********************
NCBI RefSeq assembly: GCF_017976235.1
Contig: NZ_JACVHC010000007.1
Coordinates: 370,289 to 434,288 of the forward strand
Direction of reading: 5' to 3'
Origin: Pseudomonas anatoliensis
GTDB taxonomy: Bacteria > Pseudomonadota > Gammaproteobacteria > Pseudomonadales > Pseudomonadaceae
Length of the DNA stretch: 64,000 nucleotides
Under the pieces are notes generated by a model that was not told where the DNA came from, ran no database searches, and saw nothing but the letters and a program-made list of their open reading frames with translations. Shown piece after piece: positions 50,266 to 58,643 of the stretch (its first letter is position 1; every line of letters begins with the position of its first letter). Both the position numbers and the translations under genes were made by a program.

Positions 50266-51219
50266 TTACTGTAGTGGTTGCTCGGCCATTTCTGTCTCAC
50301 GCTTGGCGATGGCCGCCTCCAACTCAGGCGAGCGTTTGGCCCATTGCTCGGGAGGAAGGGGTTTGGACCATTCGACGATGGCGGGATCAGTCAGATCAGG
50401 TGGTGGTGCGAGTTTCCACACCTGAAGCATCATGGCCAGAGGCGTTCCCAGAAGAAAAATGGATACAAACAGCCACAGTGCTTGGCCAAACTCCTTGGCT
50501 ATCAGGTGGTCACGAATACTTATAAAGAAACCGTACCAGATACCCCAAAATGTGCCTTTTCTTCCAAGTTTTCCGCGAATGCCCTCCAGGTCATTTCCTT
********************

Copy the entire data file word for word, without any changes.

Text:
NCBI RefSeq assembly: GCF_017976235.1
Contig: NZ_JACVHC010000007.1
Coordinates: 370,289 to 434,288 of the forward strand
Direction of reading: 5' to 3'
Origin: Pseudomonas anatoliensis
GTDB taxonomy: Bacteria > Pseudomonadota > Gammaproteobacteria > Pseudomonadales > Pseudomonadaceae
Length of the DNA stretch: 64,000 nucleotides
Under the pieces are notes generated by a model that was not told where the DNA came from, ran no database searches, and saw nothing but the letters and a program-made list of their open reading frames with translations. Shown piece after piece: positions 50,266 to 58,643 of the stretch (its first letter is position 1; every line of letters begins with the position of its first letter). Both the position numbers and the translations under genes were made by a program.

Positions 50266-51219
50266 TTACTGTAGTGGTTGCTCGGCCATTTCTGTCTCAC
50301 GCTTGGCGATGGCCGCCTCCAACTCAGGCGAGCGTTTGGCCCATTGCTCGGGAGGAAGGGGTTTGGACCATTCGACGATGGCGGGATCAGTCAGATCAGG
50401 TGGTGGTGCGAGTTTCCACACCTGAAGCATCATGGCCAGAGGCGTTCCCAGAAGAAAAATGGATACAAACAGCCACAGTGCTTGGCCAAACTCCTTGGCT
50501 ATCAGGTGGTCACGAATACTTATAAAGAAACCGTACCAGATACCCCAAAATGTGCCTTTTCTTCCAAGTTTTCCGCGAATGCCCTCCAGGTCATTTCCTT